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  • May 01, 2007
    By Harvey Silverglate

    “Ducking for cover,” roared the headline on page 3 of the May 1st Boston Herald. It would have been an appropriate headline for a story on the state of daily life in Baghdad, where a slew of recent bombings claimed the lives of more than 1,600 Iraqi civilians. Instead, the headline refers to the dozens of disgraced D.

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  • April 30, 2007
    By Wendy Kaminer
    It’s not often that you get to write about celebrity gossip in a civil liberties blog, so I can’t quite pass up the opportunity to comment on the speech-phobias implicit in the outcry over actor Alec Baldwin’s angry voicemail message to his daughter. Put aside the obvious and predictable hypocrisy of people who profess concern about the girl's welfare but think nothing of her privacy as they broadcast his outburst worldwide.

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  • April 27, 2007
    By Harvey Silverglate
    The Supreme Court heard yet another round of oral arguments April 25th on the ever-perplexing subject of so-called “campaign financing reform” – the efforts by Congress and the Federal Election Commission (FEC) to establish rules to limit, in the pet phrase of supporters of these laws, “the corrupting influence of big money” on our electoral system.

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  • April 27, 2007
    By Wendy Kaminer
    Some people actually like receiving automated phone messages from political candidates (go figure; some people like watching reality tv;) but recent increases in robocalls have naturally prompted increases in complaints about them. The New York Times reports that more than 20 states are considering restricting their use.

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  • April 24, 2007
    By Wendy Kaminer
    Free speech advocates who railed against Imus’s dismissal, warning that it would embolden the censorious forces of political correctness, will soon be saying “I told you so.” This week, two New York City shock jocks were suspended indefinitely by CBS after an inflammatory prank call to a Chinese restaurant, following protests by the Organization of Chinese Americans.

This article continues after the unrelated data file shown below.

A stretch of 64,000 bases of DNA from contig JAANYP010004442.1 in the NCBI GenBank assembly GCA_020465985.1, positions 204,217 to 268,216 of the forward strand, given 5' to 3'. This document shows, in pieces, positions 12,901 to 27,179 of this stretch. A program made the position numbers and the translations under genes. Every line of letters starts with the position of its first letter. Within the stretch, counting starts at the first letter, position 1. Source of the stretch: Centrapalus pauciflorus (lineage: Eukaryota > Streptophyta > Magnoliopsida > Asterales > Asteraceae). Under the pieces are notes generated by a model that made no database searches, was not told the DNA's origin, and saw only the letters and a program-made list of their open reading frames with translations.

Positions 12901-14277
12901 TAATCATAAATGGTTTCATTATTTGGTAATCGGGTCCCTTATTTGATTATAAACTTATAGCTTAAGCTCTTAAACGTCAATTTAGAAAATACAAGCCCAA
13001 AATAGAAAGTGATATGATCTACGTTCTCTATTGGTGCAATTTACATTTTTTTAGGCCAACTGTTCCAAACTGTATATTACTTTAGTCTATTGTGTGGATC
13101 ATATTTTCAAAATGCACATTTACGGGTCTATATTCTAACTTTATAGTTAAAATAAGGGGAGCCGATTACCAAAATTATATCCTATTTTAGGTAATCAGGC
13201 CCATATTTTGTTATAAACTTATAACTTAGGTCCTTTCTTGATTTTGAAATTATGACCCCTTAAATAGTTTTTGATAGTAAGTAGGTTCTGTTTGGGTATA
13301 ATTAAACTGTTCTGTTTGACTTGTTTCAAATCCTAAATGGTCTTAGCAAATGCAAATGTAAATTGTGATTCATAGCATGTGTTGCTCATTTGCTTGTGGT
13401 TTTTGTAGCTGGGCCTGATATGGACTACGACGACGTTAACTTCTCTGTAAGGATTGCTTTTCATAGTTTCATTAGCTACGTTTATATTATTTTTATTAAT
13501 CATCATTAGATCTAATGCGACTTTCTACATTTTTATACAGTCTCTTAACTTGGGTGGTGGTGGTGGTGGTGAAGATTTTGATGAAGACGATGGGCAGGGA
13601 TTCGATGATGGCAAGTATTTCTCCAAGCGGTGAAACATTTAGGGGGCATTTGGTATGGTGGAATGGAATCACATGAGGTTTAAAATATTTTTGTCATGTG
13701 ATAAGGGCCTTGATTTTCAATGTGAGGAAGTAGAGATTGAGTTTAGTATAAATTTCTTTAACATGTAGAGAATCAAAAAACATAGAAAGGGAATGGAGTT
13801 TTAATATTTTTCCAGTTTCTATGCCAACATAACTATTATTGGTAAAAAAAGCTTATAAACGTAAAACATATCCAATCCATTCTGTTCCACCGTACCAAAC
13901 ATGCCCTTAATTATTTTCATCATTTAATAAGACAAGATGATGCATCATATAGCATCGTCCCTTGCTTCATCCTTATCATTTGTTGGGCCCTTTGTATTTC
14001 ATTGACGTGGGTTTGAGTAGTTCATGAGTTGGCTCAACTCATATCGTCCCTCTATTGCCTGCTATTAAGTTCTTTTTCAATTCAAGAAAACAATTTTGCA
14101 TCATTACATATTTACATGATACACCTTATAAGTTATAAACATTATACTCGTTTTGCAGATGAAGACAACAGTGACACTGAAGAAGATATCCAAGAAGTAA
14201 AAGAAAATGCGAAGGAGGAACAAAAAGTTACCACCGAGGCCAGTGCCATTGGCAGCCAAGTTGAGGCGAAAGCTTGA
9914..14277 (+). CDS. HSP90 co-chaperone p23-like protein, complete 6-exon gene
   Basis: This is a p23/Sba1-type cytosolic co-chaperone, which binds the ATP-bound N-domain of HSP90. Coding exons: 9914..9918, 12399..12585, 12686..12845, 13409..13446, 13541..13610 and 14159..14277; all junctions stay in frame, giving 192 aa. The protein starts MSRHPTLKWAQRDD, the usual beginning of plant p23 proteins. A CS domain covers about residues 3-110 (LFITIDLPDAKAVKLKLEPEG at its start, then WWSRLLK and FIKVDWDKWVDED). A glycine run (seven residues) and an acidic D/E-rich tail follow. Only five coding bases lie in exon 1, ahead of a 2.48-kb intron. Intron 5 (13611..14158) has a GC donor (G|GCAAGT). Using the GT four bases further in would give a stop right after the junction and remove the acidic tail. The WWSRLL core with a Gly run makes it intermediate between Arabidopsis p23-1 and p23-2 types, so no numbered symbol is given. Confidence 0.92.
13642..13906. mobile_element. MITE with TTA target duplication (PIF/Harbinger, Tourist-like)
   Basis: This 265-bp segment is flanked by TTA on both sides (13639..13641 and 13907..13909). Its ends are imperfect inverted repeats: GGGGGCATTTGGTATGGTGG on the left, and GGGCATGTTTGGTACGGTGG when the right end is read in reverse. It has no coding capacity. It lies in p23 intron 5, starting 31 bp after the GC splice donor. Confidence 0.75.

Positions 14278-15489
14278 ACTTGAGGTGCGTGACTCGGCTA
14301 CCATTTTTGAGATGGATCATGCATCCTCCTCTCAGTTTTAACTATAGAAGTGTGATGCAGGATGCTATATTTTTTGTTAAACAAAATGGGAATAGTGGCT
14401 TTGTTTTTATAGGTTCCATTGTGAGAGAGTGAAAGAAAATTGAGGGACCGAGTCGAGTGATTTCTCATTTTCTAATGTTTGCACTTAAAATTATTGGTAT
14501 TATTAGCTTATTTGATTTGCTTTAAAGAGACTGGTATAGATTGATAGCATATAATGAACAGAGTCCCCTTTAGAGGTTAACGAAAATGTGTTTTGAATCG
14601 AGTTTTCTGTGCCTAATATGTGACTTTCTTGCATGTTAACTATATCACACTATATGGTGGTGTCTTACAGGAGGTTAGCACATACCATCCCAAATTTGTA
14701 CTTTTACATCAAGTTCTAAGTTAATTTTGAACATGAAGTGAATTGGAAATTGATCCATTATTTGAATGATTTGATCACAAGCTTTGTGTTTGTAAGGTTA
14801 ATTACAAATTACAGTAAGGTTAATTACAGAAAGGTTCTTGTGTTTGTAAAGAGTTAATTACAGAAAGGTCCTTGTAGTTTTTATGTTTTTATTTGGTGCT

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  • April 21, 2007
    By Wendy Kaminer
    Of course a shooting rampage by a deranged student encourages some talk about preventative detention. When the shooter is someone like Cho, who was obviously disturbed, had reportedly been disturbed since childhood, and had recently been held for a psych evaluation, people are naturally apt to imagine that the shooting could have been prevented.

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  • April 20, 2007
    By Harvey Silverglate

    Predictably, the massacre at Virginia Tech has unleashed an enormous volume of pseudo-psychiatric babble about developing pre-emptive steps to avoid such tragedies in the future. The harsh truth is that the science of the human mind – to the extent it can be called a science at all – is insufficiently developed to have much predictive value.

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  • April 20, 2007
    By Wendy Kaminer

    At the risk of being considered impolite, I can’t help but add that every one of the five Justices who upheld the ban on a second trimester abortion procedure (in defiance of expert medical opinion) are Catholic. Four are conservative Catholics. I expect that some consider the mere mention of this obvious but salient fact an example of religious bigotry, but advocates of more religion in government who praise the influence of sectarian religious ideals on public policy should be prepared to hear it questioned.